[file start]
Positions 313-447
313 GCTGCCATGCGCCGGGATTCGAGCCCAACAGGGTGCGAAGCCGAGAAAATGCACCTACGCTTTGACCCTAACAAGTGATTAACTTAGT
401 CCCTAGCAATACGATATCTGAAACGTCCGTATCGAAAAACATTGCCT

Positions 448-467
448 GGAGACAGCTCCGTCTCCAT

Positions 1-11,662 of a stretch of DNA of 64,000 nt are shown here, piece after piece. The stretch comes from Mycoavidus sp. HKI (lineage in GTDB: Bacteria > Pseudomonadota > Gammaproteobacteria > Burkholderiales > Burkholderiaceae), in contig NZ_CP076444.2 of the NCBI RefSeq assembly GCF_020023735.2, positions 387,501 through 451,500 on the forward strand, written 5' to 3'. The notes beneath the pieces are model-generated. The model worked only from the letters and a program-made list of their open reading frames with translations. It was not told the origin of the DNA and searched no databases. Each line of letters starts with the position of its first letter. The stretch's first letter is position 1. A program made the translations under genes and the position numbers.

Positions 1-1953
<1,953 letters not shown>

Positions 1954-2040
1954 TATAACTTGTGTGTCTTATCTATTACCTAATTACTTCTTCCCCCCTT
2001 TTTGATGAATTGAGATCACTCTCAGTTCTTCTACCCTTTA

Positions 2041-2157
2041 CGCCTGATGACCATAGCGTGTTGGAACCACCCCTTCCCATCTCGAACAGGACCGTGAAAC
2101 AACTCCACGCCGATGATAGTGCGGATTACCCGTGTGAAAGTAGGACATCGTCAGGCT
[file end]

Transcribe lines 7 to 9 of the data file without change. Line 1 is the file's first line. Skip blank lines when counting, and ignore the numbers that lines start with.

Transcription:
Positions 1-1953
<1,953 letters not shown>

Positions 1954-2040